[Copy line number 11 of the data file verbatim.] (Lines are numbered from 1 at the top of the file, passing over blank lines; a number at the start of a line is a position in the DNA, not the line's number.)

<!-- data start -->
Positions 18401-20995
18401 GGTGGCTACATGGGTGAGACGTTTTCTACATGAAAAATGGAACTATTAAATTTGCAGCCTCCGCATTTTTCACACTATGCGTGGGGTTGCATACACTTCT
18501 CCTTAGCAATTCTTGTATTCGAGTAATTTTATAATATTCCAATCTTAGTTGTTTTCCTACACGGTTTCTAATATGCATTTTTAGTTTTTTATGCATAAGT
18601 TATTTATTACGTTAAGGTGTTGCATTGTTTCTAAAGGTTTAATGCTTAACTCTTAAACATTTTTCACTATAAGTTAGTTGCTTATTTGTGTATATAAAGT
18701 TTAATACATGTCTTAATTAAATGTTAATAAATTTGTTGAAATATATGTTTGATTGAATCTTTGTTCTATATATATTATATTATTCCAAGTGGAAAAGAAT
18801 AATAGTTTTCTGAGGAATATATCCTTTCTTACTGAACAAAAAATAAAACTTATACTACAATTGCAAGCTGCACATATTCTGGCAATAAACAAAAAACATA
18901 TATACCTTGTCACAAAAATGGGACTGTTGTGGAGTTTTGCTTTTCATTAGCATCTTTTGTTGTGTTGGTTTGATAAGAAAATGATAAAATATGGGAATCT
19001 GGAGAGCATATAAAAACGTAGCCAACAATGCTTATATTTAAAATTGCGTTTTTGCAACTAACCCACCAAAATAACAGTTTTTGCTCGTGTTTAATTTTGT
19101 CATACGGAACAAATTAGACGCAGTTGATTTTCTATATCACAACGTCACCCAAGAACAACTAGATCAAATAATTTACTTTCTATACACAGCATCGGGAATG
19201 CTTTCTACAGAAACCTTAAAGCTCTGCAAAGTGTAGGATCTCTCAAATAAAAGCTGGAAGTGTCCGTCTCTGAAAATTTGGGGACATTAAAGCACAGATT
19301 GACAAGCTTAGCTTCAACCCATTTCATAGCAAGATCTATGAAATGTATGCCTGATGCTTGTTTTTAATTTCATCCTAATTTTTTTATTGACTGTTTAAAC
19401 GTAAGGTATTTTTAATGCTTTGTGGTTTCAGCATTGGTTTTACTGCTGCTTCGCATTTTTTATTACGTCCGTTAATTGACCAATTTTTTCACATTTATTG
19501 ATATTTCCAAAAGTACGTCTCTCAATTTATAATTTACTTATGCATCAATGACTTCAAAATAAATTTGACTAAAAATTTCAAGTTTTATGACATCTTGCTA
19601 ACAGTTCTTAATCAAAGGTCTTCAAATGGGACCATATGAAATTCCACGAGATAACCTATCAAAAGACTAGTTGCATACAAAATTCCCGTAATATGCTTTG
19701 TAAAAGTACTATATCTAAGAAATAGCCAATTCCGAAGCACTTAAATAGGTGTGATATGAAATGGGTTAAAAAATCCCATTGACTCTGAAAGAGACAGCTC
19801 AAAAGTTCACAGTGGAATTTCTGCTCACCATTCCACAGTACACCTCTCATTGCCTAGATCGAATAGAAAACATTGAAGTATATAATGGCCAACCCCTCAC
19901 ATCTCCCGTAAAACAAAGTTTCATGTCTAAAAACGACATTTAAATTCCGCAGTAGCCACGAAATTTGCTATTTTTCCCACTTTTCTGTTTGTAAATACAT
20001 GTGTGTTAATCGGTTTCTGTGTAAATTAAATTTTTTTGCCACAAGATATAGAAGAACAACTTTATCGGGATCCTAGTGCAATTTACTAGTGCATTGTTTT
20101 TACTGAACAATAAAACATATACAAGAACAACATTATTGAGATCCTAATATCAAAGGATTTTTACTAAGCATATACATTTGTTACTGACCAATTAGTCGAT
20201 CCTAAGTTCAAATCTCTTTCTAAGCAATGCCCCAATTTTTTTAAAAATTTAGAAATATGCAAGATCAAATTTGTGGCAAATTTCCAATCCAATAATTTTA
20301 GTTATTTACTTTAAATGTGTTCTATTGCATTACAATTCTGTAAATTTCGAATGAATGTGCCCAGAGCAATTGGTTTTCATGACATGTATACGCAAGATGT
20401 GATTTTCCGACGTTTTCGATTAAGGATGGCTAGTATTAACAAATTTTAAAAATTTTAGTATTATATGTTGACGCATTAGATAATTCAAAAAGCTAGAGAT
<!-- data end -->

19301 GACAAGCTTAGCTTCAACCCATTTCATAGCAAGATCTATGAAATGTATGCCTGATGCTTGTTTTTAATTTCATCCTAATTTTTTTATTGACTGTTTAAAC